A Heat-Seeking Emerging Markets Fund That Laps Its Rivals

An employee works in the refrigerated warehouse in Chok Chai, Nakhon Ratchasima province, Thailand. Photograph by0xA0Dario Pignatelli/Bloomberg

It’s been a challenging year for emerging markets. The hugely popular Vanguard FTSE Emerging Markets ETF (VWO ) is down about 1 percent so far in 2013; the iShares MSCI Emerging Markets Index (EEM ) has fallen 2.1 percent. Bucking the trend is the PowerShares DWA Emerging Markets Technical Leaders Portfolio (PIE ). That ETF is up 14.6 percent during the same period. How is that possible?

?? It all comes down to the design of the index that PIE tracks -- the Dorsey Wright Emerging Markets Technical Leaders Index, developed by technical analysis pioneer Tom Dorsey’s firm.

Here’s how it works: Every quarter the index looks through more than 2,000 emerging market stocks and picks the 100 that have performed the best relative to the group over the past six to 12 months. That’s a wildly different approach from that taken by VWO and EEM. Those are traditional market-cap-weighted ETFs, in which the largest stocks in a group dominate the index.

Let’s look at the year-to-date performance of the four countries PIE weighs most heavily:*

  • Indonesia: 16.2% of assets; up 18.2%
  • Thailand: 14.3% of assets; up 10%
  • Mexico: 11.1% of assets; down 2.8%
  • Turkey: 11% of assets; up 19.4%

Therein lies the reason for PIE’s outperformance. It has heavy weightings in the smaller, more successful emerging market countries and lighter weightings in struggling BRIC countries. Chinese stocks make up 7 percent of the fund and Brazilian companies 4 percent. In VWO, Chinese stocks are 14.5 percent of the fund and Brazilian stocks are another 14.5 percent. For EEM, it’s 13.6 percent and 12.7 percent. Unlike many of its peers, PIE isn't beholden to any country or region or sector -- it simply follows the heat.If

If PIE has any warts, it's that it yields a dismal 0.59 percent, compared to a peer average of 2.2 percent.

PIE’s outperformance extends back historically. If you go back three years, it's up 52.3 percent, compared to 15.6 percent for VWO and 14.1 percent for EEM. And its dominance extends beyond those two peers. When stacked up against the 44 other emerging market equity ETFs, PIE is No. 1 in year-to-date performance, with a 14.5 percent return, according to Bloomberg data. It's No. 2 in one-year performance (31.4 percent) and No. 1 in three-year performance (60.2 percent).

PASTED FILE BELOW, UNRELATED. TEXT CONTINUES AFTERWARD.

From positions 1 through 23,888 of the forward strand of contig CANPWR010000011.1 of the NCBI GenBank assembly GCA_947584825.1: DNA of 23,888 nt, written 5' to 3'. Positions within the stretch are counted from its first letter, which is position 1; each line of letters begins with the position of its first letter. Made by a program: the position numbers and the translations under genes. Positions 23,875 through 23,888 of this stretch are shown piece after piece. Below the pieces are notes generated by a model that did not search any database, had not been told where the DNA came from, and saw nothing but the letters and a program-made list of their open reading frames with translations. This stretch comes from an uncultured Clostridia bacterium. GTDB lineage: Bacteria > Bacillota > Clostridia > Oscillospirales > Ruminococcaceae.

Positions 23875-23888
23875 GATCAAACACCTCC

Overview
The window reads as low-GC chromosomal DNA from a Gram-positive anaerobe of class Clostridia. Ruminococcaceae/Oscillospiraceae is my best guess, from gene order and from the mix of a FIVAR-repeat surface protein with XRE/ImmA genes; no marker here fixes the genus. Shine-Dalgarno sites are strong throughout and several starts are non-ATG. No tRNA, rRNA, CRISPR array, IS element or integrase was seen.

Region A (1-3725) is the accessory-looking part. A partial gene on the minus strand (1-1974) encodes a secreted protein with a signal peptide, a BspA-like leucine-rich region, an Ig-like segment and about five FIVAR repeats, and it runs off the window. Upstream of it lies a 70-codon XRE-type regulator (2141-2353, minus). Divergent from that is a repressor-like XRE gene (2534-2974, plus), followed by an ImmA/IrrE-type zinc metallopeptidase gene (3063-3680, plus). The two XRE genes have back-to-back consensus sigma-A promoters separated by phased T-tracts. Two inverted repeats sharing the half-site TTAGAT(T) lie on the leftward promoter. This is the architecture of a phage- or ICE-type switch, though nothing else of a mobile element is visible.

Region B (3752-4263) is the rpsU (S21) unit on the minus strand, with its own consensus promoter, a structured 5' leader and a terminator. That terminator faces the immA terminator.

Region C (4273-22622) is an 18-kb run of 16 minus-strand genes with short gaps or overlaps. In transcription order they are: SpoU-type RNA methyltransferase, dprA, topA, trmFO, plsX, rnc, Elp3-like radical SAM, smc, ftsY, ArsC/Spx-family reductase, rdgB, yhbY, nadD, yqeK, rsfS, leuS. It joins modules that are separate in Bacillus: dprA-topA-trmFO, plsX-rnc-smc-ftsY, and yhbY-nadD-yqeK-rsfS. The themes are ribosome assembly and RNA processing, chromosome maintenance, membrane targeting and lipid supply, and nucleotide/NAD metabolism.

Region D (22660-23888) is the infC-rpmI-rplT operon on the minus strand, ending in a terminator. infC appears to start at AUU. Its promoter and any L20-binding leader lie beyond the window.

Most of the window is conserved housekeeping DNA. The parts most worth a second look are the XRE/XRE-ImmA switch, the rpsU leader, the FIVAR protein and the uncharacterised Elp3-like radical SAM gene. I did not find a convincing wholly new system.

If PIE has any warts, it's that it yields a dismal 0.59 percent, compared to a peer average of 2.2 percent. PIE's low yield is a byproduct of some of the smaller-sized companies in its portfolio, which is a byproduct of it using only performance as a criteria. PIE's portfolio has an average market capitalization of $7.4 billion. For both VWO and EEM, it's $42 billion.

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PIE is also pricey, with an expense ratio of 0.90 percent. VWO, meanwhile, is available for 0.18 percent. If your ETF is outperforming by 15 percent, however, it may not be that tough to forget about the 0.72 percent fee differential.

Investors are taking note. The fund has had $264 million in net inflows this year -- doubling its size in less than five months. Still, it would take a very long time for it to catch up to the size and status of VWO and EEM. Those two are the second- and fourth-largest ETFs in the world, at $57.9 billion and $45 billion. PIE's market cap is $538 million.

*Year-to-date return using the respective MSCI index for each country

Eric Balchunas is an ETF analyst at Bloomberg. More ETF data is available here ; more personal finance news can be found here .

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